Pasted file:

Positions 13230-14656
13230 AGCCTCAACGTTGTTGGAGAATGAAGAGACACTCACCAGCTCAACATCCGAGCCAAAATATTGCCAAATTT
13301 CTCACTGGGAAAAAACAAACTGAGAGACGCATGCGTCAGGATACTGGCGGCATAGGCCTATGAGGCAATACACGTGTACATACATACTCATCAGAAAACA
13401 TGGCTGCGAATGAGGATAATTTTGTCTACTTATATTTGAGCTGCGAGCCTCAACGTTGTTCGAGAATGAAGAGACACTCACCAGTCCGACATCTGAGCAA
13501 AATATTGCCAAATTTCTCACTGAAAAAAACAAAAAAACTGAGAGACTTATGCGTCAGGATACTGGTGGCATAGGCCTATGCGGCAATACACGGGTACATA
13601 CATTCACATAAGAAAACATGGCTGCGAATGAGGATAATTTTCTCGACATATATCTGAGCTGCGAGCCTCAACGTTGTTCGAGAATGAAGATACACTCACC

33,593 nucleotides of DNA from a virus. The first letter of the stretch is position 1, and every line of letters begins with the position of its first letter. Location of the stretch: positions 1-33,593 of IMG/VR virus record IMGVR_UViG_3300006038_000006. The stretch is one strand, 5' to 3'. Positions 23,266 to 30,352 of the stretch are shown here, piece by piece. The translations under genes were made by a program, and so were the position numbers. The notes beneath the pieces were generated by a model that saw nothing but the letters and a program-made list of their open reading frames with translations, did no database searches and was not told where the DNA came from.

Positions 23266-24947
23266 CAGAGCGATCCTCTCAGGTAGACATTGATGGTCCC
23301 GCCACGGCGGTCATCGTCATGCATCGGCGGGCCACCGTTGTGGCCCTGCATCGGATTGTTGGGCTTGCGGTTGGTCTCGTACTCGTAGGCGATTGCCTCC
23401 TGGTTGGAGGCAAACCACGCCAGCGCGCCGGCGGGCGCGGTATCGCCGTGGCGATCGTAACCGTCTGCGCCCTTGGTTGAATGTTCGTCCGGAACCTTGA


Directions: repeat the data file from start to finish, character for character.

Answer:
Positions 13230-14656
13230 AGCCTCAACGTTGTTGGAGAATGAAGAGACACTCACCAGCTCAACATCCGAGCCAAAATATTGCCAAATTT
13301 CTCACTGGGAAAAAACAAACTGAGAGACGCATGCGTCAGGATACTGGCGGCATAGGCCTATGAGGCAATACACGTGTACATACATACTCATCAGAAAACA
13401 TGGCTGCGAATGAGGATAATTTTGTCTACTTATATTTGAGCTGCGAGCCTCAACGTTGTTCGAGAATGAAGAGACACTCACCAGTCCGACATCTGAGCAA
13501 AATATTGCCAAATTTCTCACTGAAAAAAACAAAAAAACTGAGAGACTTATGCGTCAGGATACTGGTGGCATAGGCCTATGCGGCAATACACGGGTACATA
13601 CATTCACATAAGAAAACATGGCTGCGAATGAGGATAATTTTCTCGACATATATCTGAGCTGCGAGCCTCAACGTTGTTCGAGAATGAAGATACACTCACC

33,593 nucleotides of DNA from a virus. The first letter of the stretch is position 1, and every line of letters begins with the position of its first letter. Location of the stretch: positions 1-33,593 of IMG/VR virus record IMGVR_UViG_3300006038_000006. The stretch is one strand, 5' to 3'. Positions 23,266 to 30,352 of the stretch are shown here, piece by piece. The translations under genes were made by a program, and so were the position numbers. The notes beneath the pieces were generated by a model that saw nothing but the letters and a program-made list of their open reading frames with translations, did no database searches and was not told where the DNA came from.

Positions 23266-24947
23266 CAGAGCGATCCTCTCAGGTAGACATTGATGGTCCC
23301 GCCACGGCGGTCATCGTCATGCATCGGCGGGCCACCGTTGTGGCCCTGCATCGGATTGTTGGGCTTGCGGTTGGTCTCGTACTCGTAGGCGATTGCCTCC
23401 TGGTTGGAGGCAAACCACGCCAGCGCGCCGGCGGGCGCGGTATCGCCGTGGCGATCGTAACCGTCTGCGCCCTTGGTTGAATGTTCGTCCGGAACCTTGA